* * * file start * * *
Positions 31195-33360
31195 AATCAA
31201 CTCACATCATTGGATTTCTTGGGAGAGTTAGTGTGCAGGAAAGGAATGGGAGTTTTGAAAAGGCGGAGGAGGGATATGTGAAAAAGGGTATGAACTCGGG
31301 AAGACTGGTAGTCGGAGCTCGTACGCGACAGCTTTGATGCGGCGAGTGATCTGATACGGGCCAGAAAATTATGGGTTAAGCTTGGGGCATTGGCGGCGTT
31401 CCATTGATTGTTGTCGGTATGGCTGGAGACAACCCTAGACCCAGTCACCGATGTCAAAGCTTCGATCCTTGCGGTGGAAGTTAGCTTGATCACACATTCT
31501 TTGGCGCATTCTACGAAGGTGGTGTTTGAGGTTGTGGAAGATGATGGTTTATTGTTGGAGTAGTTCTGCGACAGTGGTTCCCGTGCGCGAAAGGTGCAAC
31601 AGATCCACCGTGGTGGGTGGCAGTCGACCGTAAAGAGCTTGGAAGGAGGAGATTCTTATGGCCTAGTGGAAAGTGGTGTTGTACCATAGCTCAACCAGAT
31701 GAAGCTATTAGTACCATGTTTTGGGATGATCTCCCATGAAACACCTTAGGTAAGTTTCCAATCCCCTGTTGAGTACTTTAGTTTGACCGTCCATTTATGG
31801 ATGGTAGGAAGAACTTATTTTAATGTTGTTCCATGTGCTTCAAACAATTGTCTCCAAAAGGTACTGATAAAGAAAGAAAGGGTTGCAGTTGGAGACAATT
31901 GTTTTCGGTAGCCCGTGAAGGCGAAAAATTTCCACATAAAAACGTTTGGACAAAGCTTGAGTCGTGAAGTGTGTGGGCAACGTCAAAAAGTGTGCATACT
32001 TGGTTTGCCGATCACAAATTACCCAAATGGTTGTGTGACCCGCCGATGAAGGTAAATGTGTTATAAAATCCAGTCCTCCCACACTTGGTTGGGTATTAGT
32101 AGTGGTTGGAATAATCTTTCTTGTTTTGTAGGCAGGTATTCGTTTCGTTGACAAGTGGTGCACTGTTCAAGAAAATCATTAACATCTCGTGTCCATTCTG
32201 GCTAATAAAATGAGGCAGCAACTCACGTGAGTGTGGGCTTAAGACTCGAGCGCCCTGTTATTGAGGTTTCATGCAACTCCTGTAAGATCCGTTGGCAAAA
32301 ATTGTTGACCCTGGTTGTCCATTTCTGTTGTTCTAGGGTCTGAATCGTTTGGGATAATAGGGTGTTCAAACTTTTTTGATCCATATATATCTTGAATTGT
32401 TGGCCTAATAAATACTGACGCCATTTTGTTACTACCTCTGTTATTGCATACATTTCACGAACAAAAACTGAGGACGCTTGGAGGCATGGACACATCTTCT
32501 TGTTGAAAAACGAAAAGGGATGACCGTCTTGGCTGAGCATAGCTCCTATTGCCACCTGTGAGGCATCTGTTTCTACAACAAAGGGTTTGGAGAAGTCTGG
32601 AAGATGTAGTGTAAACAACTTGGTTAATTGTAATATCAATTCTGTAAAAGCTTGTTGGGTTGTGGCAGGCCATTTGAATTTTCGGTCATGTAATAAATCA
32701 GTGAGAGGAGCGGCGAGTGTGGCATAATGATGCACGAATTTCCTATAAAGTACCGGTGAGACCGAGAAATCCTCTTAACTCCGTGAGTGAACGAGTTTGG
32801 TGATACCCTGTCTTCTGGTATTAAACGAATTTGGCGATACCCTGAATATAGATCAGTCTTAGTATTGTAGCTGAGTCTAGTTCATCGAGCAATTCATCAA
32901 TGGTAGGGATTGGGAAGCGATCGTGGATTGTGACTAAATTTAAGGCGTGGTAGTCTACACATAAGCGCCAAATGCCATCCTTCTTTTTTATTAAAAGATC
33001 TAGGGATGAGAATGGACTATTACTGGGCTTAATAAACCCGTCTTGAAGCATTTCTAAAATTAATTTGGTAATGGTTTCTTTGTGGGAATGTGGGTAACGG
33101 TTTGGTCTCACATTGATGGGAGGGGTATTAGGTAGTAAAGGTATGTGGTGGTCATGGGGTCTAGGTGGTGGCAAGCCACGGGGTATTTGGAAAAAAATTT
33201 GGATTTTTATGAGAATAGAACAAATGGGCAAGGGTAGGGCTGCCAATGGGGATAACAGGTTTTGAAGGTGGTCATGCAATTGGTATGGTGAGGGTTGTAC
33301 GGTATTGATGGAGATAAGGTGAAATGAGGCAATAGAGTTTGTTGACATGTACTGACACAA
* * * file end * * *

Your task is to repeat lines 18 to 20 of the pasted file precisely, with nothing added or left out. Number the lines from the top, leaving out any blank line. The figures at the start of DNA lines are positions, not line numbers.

32701 GTGAGAGGAGCGGCGAGTGTGGCATAATGATGCACGAATTTCCTATAAAGTACCGGTGAGACCGAGAAATCCTCTTAACTCCGTGAGTGAACGAGTTTGG
32801 TGATACCCTGTCTTCTGGTATTAAACGAATTTGGCGATACCCTGAATATAGATCAGTCTTAGTATTGTAGCTGAGTCTAGTTCATCGAGCAATTCATCAA
32901 TGGTAGGGATTGGGAAGCGATCGTGGATTGTGACTAAATTTAAGGCGTGGTAGTCTACACATAAGCGCCAAATGCCATCCTTCTTTTTTATTAAAAGATC